Source: U.S. Hydrographic Chart #1262, 1912. W.S. Morison.
By the early 20th century, a global trade network supported by steamships was well established. Still, the range of steamships had limitations as the fuel used was coal. Refueling stages were required for long-distance trade, such as Cape Town, Pernambuco, Valparaiso, Honolulu, or Singapore. The Suez Canal was opened in 1868, implying that the main trade route between Europe and the Far East was a linear sequence of intermediate locations; Port Said, Aden, Colombo, Singapore, and Hong Kong. Once the Panama Canal opened in 1914, transatlantic and transpacific routes were simplified.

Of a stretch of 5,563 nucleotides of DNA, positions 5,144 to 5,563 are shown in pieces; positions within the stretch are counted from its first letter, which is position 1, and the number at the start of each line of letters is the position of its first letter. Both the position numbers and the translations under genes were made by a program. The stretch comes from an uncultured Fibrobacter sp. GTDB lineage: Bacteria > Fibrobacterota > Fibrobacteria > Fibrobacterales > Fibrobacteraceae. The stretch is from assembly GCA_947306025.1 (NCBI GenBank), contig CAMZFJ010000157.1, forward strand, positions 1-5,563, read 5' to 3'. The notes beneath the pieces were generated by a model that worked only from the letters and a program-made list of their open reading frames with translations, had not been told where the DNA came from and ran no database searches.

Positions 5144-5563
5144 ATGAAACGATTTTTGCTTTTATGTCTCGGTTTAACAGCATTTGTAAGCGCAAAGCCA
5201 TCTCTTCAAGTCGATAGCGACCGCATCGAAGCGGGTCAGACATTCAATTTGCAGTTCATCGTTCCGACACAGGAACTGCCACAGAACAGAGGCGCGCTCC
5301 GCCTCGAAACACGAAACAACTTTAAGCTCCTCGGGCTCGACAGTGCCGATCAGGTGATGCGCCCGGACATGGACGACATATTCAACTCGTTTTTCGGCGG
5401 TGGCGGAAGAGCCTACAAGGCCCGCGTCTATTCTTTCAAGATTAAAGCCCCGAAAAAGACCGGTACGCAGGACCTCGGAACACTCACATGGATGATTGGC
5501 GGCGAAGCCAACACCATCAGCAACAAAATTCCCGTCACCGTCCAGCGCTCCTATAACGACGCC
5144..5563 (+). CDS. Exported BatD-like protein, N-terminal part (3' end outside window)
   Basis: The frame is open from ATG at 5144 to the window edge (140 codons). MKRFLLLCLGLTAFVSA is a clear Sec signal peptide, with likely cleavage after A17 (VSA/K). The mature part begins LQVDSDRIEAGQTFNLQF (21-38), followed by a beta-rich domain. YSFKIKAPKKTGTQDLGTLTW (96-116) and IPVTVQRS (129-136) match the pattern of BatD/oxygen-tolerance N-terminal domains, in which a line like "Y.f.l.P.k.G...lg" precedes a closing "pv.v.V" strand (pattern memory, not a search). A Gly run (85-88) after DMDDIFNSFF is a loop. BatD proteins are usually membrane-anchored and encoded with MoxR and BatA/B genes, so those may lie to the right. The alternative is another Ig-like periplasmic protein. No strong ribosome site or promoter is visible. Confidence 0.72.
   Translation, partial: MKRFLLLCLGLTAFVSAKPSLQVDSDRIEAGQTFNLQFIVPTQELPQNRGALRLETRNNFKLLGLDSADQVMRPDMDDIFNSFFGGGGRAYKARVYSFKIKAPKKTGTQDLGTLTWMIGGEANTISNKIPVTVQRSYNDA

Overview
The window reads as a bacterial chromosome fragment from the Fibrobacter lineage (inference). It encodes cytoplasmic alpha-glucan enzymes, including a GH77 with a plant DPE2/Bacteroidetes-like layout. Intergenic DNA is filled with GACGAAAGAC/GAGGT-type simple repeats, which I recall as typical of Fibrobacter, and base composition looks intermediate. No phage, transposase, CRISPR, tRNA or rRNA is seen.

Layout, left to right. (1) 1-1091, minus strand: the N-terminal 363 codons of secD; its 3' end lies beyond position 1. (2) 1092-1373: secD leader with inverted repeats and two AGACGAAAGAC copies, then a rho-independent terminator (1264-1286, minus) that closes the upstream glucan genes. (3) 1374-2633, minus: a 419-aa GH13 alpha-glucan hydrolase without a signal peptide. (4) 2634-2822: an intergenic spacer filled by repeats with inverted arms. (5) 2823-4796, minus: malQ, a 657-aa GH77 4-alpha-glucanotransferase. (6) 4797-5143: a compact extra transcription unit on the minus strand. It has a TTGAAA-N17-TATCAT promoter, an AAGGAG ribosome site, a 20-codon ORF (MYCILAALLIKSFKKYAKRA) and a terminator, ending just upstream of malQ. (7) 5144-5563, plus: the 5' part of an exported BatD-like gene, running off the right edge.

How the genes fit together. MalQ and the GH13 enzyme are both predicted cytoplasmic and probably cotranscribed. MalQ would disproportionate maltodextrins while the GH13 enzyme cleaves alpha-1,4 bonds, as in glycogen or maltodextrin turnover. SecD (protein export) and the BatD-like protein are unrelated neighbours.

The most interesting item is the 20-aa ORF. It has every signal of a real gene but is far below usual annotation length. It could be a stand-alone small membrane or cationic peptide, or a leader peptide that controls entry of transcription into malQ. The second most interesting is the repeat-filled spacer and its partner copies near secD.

By 1912, commercial sailship services were on the verge of disappearing. The only cost-effective routes were of extremely long distances, such as New York – San Francisco (via Cape Horn) or Liverpool – Melbourne (via Cape of Good Hope). While steamship routes were direct and followed when possible the great circle distance, sailship routes were configured to take advantage of dominant wind patterns. For instance, the Liverpool – Sydney sail route is shaped to take advantage of the “trade winds” (Westerlies).